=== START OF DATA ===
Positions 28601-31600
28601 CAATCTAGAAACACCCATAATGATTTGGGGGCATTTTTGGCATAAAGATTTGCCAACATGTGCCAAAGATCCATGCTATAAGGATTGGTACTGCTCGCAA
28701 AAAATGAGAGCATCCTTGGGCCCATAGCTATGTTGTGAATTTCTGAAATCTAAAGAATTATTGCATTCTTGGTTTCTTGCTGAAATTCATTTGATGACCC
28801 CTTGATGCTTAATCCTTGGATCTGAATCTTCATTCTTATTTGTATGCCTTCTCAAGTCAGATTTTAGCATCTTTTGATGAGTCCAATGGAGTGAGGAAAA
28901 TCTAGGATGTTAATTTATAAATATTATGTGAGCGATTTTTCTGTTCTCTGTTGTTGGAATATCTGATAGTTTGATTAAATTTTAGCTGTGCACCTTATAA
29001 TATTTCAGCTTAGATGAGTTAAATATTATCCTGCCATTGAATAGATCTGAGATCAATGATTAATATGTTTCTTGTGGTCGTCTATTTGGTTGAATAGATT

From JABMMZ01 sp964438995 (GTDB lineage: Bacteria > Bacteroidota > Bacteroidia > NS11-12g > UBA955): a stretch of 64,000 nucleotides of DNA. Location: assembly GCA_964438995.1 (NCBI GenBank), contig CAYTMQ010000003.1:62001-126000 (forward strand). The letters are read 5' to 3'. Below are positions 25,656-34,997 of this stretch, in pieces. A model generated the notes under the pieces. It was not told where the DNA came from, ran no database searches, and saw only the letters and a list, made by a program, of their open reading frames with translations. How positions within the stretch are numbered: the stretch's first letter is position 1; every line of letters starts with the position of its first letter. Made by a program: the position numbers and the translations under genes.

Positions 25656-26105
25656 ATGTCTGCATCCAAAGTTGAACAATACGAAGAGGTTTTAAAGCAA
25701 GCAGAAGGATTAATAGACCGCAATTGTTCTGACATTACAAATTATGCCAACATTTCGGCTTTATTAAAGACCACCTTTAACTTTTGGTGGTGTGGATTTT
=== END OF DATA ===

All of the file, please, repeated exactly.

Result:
Positions 28601-31600
28601 CAATCTAGAAACACCCATAATGATTTGGGGGCATTTTTGGCATAAAGATTTGCCAACATGTGCCAAAGATCCATGCTATAAGGATTGGTACTGCTCGCAA
28701 AAAATGAGAGCATCCTTGGGCCCATAGCTATGTTGTGAATTTCTGAAATCTAAAGAATTATTGCATTCTTGGTTTCTTGCTGAAATTCATTTGATGACCC
28801 CTTGATGCTTAATCCTTGGATCTGAATCTTCATTCTTATTTGTATGCCTTCTCAAGTCAGATTTTAGCATCTTTTGATGAGTCCAATGGAGTGAGGAAAA
28901 TCTAGGATGTTAATTTATAAATATTATGTGAGCGATTTTTCTGTTCTCTGTTGTTGGAATATCTGATAGTTTGATTAAATTTTAGCTGTGCACCTTATAA
29001 TATTTCAGCTTAGATGAGTTAAATATTATCCTGCCATTGAATAGATCTGAGATCAATGATTAATATGTTTCTTGTGGTCGTCTATTTGGTTGAATAGATT

From JABMMZ01 sp964438995 (GTDB lineage: Bacteria > Bacteroidota > Bacteroidia > NS11-12g > UBA955): a stretch of 64,000 nucleotides of DNA. Location: assembly GCA_964438995.1 (NCBI GenBank), contig CAYTMQ010000003.1:62001-126000 (forward strand). The letters are read 5' to 3'. Below are positions 25,656-34,997 of this stretch, in pieces. A model generated the notes under the pieces. It was not told where the DNA came from, ran no database searches, and saw only the letters and a list, made by a program, of their open reading frames with translations. How positions within the stretch are numbered: the stretch's first letter is position 1; every line of letters starts with the position of its first letter. Made by a program: the position numbers and the translations under genes.

Positions 25656-26105
25656 ATGTCTGCATCCAAAGTTGAACAATACGAAGAGGTTTTAAAGCAA
25701 GCAGAAGGATTAATAGACCGCAATTGTTCTGACATTACAAATTATGCCAACATTTCGGCTTTATTAAAGACCACCTTTAACTTTTGGTGGTGTGGATTTT